surrealism throughout. Here, fans are: "... creatures of
the under-earth. Hunchbacked gnomes & beggar maids &
homeless females with mad eyes & straw hair. Those among
us mysteriously wounded by life...."
Matters go quickly awry. In
turning Los Angeles into a hellish city as a backdrop for her dour
narrative, Oates shoves grotesqueness into hysterical parody.
She conjures an annihilation of children, "... nowhere in
greater numbers than in southern California ... their little
corpses, often charred beyond recognition, were hastily swept off
Los Angeles streets by sanitation workers, collected in dump trucks
to be buried in unmarked mass graves. Not a word to the press
or radio! No one must know." Except Oates.
Soon, "Death" bicycles through
"the warm radioactive air of southern California where Death
had been born." Death born in Southern California!
Chapter titles like "The Lost
One," "The Vision," and references to the "Fair
Princess," the "Dark Prince" augur imposed allegory.
Foggy loftiness sweeps into the language in italics: "For
what is time but others' expectations of us?" That vasty
tone is further elevated by the recurrence of the archaic
conjunction "for," several on virtually every page, at
times even in dialogue, and hundreds of Biblical "And's."
"For there is no meaning to life apart from the movie story.
And there is no movie story apart from the darkened movie
Allegory drains life from Oates's
characters; and although at its best the agitated prose assumes
urgency, her familiar literary stunts (exclamatory running
sentences, racing ampersands, gasping blank spaces) serve only to
interrupt an intrinsically powerful story.
"Improvising, you don't know where you're headed. But
sometimes it's good." Often, it isn't. As the novel
stretches, the impression grows that it is an unusually rushed
improvisation by this admirably prolific author.
How else to account for pages of loose
writing resulting frequently in unintended humor? "...
Elsie kept Norma Jeane out of school for part of the morning to help
her with the leaky Kelvinator washing machine and the wringer that
was forever getting stuck and toting baskets of clothes
How else to account for effects that
have no discernible adventurous stylistic nor narrative reason and
that cause bafflement? Essential information (the death of
Norma Jeane's grandmother and Gladys's contamination from
film-cutting chemicals) is referred to, then explored, chapters
later, as if introduced for the first time.
How else to account for murky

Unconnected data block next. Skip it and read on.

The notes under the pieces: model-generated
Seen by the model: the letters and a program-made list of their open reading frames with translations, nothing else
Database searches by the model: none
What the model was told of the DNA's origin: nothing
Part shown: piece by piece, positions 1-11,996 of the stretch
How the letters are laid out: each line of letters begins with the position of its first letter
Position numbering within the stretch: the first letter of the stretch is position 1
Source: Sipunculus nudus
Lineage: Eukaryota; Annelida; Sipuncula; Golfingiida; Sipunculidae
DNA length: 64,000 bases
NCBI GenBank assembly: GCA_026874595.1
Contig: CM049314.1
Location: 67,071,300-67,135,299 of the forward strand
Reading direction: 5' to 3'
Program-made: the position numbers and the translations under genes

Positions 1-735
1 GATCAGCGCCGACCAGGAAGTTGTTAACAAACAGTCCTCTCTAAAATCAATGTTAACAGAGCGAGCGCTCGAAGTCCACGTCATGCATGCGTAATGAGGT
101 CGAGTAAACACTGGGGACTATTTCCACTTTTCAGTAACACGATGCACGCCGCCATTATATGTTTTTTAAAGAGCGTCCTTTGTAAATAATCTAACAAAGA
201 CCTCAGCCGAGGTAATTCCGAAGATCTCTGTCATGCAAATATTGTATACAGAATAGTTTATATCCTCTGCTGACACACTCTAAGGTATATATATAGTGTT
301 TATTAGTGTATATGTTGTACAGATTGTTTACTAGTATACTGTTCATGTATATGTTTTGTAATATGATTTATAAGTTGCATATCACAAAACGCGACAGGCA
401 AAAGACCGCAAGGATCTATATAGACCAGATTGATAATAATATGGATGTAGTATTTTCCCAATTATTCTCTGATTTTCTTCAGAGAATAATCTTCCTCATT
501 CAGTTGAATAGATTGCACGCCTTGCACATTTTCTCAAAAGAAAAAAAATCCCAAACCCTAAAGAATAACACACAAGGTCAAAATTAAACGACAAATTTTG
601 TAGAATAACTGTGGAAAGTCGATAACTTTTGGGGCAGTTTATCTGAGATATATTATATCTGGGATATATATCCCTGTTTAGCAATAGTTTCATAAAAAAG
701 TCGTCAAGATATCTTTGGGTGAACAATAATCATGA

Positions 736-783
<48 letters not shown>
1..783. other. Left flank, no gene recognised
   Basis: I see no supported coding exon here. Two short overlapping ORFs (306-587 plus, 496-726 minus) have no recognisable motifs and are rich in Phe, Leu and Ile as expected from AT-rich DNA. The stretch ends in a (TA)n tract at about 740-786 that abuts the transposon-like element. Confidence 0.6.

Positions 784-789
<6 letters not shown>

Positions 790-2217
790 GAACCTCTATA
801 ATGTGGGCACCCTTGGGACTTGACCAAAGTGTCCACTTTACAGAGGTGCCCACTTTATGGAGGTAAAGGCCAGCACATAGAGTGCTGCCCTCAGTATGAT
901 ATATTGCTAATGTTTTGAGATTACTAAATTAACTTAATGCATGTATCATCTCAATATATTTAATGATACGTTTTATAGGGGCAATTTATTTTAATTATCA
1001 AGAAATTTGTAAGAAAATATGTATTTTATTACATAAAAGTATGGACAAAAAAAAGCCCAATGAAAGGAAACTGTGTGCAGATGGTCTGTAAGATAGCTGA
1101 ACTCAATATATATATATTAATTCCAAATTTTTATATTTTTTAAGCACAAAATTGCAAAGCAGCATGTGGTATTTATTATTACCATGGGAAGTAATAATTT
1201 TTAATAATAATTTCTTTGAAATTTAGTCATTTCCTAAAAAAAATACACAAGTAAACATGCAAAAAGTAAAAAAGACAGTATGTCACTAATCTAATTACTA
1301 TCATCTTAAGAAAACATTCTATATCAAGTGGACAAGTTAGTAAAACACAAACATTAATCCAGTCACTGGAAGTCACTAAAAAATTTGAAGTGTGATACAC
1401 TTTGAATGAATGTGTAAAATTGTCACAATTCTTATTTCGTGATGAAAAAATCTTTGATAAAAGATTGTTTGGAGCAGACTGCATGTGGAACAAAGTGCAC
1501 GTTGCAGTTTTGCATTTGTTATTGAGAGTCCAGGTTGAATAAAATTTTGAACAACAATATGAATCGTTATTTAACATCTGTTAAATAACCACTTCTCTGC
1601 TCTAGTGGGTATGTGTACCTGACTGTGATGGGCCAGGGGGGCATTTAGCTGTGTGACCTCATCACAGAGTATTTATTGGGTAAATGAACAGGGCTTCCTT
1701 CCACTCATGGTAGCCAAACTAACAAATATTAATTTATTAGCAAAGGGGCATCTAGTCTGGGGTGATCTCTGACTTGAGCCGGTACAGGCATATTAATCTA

observations straining for profundity? "Film is the
repository of that which, failing to be remembered, is
immortal." How to account for forgetful narrative
reversals where required? A doll scorched by fire turns up
again. How to account for an invasion of "suddenly's"
and "somehow's" instead of clear narrative reasons?
"... for suddenly I realized ..." "Yet somehow
it happened." How to account for endless repetition
and double-talk? "The Fair Princess ... is so beautiful
because she is so beautiful and because she is the Fair
Princess...." How to account for made-up undecipherable
epigraphs on acting? "The power of the actor is his
embodiment of the fear of ghosts."
How to account for this? Halfway
into the novel a character--not a Canadian--ends sentences by
asking, "eh?" Soon everyone is asking,
"eh?" Ava Gardner enters briefly and asks,
"eh?" Peter Lawford asks, "eh?" Then
"the President" asks, "eh?" Finally
Marilyn asks, "eh?"
An "Author's Note" informs:
"`Blonde' is a radically distilled `life' in the form of
fiction ... synecdoche is the principle of appropriation."
Several such statements anticipate criticism; that disclaimer reads
like a blurred excuse.
Of course, Oates is in firm territory
within the literary tradition of fictionalizing real figures.
Recent practitioners include Susan Sontag, E. L. Doctorow, Gore
Vidal; all used historical persons, none cited visitations.
Many writers have fictionalized Marilyn without employing her name
(Paddy Chayefsky, Doris Grumbach). Michael Korda used
Marilyn's name in "The Immortals," a dismissible novel of
almost sublime vulgarity, told from the point of view of a reporter.
Oates's synecdochic "appropriation"
differs from all others in its presumed seizure of Norma
Jeane's voice, an intermittent first-person voice that pretends
to reveal Marilyn's most intimate thoughts--in self-recrimination.
("... her own harsh judgment of herself," Oates
unabashedly insists.) Thus, she takes lines from an
actual interview in which Marilyn praised her own sexuality
("sex is a part of nature, and I go along with nature"),
and, without differentiating, interjects her own lines,
finally twisting Marilyn's celebration into the author's
verdict: "sad, sick cow
piece of meat c--- that's